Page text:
NREM alumna on NPR 27 April 2021

NREM alumna on NPR

NREM alumna, Julia Rowe, was on NPR Monday morning talking about her work with fighting buffel grass invasion in Arizona as an expert on invasive species at Tucson's Arizona-Sonora Desert Museum. .


Link to the full broadcast: https://www.wbur.org/hereandnow/2021/04/26/apr-26-2021-hn-two

The story starts at 26:20, Julia starts at 27:55.


Article on Julia's work:


Anti-Obesity Therapy? 19 April 2021

Anti-Obesity Therapy?

MBBE researchers identify a natural, critical biochemical target

It may not grab headlines the way Covid has, but obesity is one of the most serious public health problems of the 21st century. More than 600 million adults and 100 million children in 200 countries are considered obese. There are very few safe pharmaceutical interventions, but in a new study from the Dept. of Molecular Biosciences and BioEngineering, researchers have taken a small yet solid step toward developing a natural supplement that could reduce obesity. In the world of natural products, dihydromyricetin (DHM), also called ampelopsin, is known to exert antidiabetic effects. However, the biochemical target of this isolate from the herbal plant Ampelopsis grossedentata is unknown. For this study, the primary goal of principal investigator Qing Li was to identify that biochemical target.

The team, which included C.Y. Hu of the Dept. of Human Nutrition, Food and Animal Sciences, as well as several MBBE students and visiting scholars to CTAHR, was successful and found that the chemical DHM can reduce lipid droplet formation in adipocytes. They also found DHM has direct interaction with a protein called “78-kDa glucose-regulated protein” (GRP78) – the object of their search.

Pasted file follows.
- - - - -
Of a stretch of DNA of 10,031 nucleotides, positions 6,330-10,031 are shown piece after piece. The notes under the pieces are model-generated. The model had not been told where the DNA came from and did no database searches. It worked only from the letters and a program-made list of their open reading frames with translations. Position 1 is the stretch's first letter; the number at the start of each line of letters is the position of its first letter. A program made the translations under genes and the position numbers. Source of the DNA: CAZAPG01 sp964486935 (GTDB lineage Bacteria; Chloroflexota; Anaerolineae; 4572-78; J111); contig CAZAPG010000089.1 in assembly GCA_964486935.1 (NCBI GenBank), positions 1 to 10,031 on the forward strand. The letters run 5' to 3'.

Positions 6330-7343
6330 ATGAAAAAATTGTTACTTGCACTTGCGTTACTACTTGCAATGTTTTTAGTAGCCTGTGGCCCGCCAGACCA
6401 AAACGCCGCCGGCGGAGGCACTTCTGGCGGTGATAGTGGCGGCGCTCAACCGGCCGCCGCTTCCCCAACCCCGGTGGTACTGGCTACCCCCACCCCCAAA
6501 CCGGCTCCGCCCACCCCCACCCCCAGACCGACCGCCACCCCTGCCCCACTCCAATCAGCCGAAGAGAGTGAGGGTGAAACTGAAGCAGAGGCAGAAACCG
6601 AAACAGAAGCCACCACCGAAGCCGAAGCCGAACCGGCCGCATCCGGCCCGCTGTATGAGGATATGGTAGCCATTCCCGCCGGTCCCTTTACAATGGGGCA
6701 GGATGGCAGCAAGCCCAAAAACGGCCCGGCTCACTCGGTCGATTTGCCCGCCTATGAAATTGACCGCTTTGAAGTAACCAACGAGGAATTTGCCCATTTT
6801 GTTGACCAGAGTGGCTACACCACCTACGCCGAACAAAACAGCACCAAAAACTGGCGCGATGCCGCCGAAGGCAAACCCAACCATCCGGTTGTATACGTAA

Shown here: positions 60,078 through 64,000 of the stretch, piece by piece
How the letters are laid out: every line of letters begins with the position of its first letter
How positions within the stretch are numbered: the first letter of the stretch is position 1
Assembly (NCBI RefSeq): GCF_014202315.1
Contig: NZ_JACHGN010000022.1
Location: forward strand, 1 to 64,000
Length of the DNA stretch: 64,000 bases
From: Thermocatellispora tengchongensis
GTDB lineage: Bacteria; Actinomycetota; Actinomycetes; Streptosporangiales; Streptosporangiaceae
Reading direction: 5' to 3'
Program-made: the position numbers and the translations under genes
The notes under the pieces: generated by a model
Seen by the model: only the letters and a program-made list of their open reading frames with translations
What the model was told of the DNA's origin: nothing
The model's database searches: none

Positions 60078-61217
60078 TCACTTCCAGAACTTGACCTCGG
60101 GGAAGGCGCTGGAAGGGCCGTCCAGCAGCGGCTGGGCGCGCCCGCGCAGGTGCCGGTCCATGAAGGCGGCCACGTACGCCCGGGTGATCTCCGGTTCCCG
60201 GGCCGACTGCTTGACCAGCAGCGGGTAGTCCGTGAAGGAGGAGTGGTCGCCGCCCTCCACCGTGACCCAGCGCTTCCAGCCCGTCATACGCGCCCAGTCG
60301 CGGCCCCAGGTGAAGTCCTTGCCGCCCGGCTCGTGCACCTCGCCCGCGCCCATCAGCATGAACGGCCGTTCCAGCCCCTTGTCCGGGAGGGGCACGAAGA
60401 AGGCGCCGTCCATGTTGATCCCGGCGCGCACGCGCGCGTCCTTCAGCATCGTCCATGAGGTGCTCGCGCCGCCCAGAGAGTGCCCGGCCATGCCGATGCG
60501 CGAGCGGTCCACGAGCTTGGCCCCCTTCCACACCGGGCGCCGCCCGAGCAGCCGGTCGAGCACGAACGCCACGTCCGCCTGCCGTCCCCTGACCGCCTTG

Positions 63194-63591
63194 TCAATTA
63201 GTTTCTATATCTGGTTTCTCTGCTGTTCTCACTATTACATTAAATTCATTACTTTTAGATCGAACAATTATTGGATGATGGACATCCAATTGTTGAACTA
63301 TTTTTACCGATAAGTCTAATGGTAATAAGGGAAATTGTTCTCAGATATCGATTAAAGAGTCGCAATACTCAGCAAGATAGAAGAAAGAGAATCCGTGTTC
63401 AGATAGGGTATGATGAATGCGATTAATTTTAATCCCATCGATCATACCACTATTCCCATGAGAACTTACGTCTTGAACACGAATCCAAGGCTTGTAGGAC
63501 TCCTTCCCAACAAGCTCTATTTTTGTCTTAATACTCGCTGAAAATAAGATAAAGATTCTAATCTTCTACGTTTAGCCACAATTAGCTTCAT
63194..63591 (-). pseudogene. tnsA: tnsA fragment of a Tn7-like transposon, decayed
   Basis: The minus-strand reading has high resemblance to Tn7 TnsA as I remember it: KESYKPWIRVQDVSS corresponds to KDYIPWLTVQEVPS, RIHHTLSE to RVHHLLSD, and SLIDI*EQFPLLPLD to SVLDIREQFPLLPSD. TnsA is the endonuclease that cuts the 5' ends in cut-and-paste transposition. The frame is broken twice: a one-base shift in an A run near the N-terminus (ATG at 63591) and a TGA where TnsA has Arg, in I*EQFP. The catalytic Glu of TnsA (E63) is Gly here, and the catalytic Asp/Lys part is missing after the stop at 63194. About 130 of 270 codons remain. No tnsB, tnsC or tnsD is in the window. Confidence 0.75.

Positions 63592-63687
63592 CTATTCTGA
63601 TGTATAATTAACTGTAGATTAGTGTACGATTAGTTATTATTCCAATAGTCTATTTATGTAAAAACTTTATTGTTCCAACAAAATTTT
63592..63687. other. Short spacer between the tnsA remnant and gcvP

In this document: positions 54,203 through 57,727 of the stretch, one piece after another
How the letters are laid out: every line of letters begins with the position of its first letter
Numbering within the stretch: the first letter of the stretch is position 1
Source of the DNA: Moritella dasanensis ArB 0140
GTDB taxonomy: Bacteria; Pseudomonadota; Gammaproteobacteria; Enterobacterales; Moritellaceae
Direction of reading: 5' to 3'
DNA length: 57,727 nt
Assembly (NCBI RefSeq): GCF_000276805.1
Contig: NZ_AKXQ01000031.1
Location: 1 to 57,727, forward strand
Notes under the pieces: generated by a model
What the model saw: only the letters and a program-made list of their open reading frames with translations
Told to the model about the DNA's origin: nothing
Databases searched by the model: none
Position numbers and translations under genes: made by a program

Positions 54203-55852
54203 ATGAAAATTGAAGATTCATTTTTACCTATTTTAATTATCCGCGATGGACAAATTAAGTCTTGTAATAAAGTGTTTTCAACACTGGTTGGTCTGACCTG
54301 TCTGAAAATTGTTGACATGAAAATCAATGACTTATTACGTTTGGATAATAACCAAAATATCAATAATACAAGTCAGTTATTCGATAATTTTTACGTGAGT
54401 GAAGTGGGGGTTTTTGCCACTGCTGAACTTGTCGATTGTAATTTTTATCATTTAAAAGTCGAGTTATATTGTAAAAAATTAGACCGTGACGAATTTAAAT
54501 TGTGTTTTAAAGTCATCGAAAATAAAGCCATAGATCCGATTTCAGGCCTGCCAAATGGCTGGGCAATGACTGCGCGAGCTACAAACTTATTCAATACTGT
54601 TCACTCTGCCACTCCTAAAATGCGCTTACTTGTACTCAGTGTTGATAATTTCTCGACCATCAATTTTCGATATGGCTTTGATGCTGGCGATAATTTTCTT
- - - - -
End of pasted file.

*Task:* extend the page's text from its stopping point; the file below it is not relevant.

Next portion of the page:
“It was crucial to identify the biochemical target of DHM, and show how DHM is able to reduce lipid droplet formation in 3T3-L1 cells through a mode of action that is plausibly associated with direct interactions between GRP78 and DHM,” says Qing. “Now we can be elucidating GRP78’s physiological function and therapeutic value.”

He adds, “It is quite exciting because the work shows how ampelopsin works as an anti-obesity agent, and is a step forward in determining potential applications of DHM as an anti-obesity agent. This study brings us a step closer to further development of this natural supplement in the clinical setting for combating obesity.”

Read the full study, “Dihydromyricetin imbues anti-adipogenic effects on 3T3-L1 cells via direct interactions with 78-kDa glucose regulated protein,” which appears in the latest issue of the Journal of Nutrition.

Taste Test TODAY 19 April 2021

Taste Test TODAY

Try some breadfruit cookies 12:00-3:00 THIS AFTERNOON and support a FSHN capstone project

For her senior Food Science Capstone project, Trisha Nagasawa has baked up an interesting new treat: breadfruit shortbread cookies. The purpose of the study is to see if a tasty and well-liked product can be made utilizing breadfruit flour. Today, 12:00-3:00 p.m. in AgSci 223, you are invited to stop by, taste a sample cookie, fill out a survey, and help Trisha fulfill her project. Now that’s what I call a Win Win! To reserve a preferred time period, visit here. For questions, contact Trisha. Please note, the cookies contain eggs and dairy.

Enabling Nutrition 19 April 2021